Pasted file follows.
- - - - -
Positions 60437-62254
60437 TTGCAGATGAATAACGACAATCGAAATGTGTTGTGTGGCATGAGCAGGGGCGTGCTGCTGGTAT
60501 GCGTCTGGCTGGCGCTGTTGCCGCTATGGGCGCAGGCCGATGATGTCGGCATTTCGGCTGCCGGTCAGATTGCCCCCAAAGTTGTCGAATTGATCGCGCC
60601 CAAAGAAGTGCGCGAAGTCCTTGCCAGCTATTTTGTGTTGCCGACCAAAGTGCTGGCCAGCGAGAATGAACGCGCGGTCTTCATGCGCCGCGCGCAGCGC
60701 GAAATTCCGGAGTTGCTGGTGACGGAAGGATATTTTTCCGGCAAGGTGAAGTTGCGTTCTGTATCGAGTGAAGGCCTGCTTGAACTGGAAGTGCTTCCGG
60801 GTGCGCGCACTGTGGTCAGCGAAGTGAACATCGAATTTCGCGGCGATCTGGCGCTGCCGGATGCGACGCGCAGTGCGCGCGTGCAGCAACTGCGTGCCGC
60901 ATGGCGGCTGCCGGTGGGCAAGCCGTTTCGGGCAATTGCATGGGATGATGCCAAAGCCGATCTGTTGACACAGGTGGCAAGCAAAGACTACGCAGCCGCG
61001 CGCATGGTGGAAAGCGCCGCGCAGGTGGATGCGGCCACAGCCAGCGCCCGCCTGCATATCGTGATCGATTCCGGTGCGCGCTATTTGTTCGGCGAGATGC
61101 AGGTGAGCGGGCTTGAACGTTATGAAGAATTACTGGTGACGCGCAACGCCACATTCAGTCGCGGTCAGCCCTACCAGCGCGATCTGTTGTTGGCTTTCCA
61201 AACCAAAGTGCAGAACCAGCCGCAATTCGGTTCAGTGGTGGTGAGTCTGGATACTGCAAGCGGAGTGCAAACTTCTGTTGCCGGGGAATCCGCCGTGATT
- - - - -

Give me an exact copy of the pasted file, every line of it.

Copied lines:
Positions 60437-62254
60437 TTGCAGATGAATAACGACAATCGAAATGTGTTGTGTGGCATGAGCAGGGGCGTGCTGCTGGTAT
60501 GCGTCTGGCTGGCGCTGTTGCCGCTATGGGCGCAGGCCGATGATGTCGGCATTTCGGCTGCCGGTCAGATTGCCCCCAAAGTTGTCGAATTGATCGCGCC
60601 CAAAGAAGTGCGCGAAGTCCTTGCCAGCTATTTTGTGTTGCCGACCAAAGTGCTGGCCAGCGAGAATGAACGCGCGGTCTTCATGCGCCGCGCGCAGCGC
60701 GAAATTCCGGAGTTGCTGGTGACGGAAGGATATTTTTCCGGCAAGGTGAAGTTGCGTTCTGTATCGAGTGAAGGCCTGCTTGAACTGGAAGTGCTTCCGG
60801 GTGCGCGCACTGTGGTCAGCGAAGTGAACATCGAATTTCGCGGCGATCTGGCGCTGCCGGATGCGACGCGCAGTGCGCGCGTGCAGCAACTGCGTGCCGC
60901 ATGGCGGCTGCCGGTGGGCAAGCCGTTTCGGGCAATTGCATGGGATGATGCCAAAGCCGATCTGTTGACACAGGTGGCAAGCAAAGACTACGCAGCCGCG
61001 CGCATGGTGGAAAGCGCCGCGCAGGTGGATGCGGCCACAGCCAGCGCCCGCCTGCATATCGTGATCGATTCCGGTGCGCGCTATTTGTTCGGCGAGATGC
61101 AGGTGAGCGGGCTTGAACGTTATGAAGAATTACTGGTGACGCGCAACGCCACATTCAGTCGCGGTCAGCCCTACCAGCGCGATCTGTTGTTGGCTTTCCA
61201 AACCAAAGTGCAGAACCAGCCGCAATTCGGTTCAGTGGTGGTGAGTCTGGATACTGCAAGCGGAGTGCAAACTTCTGTTGCCGGGGAATCCGCCGTGATT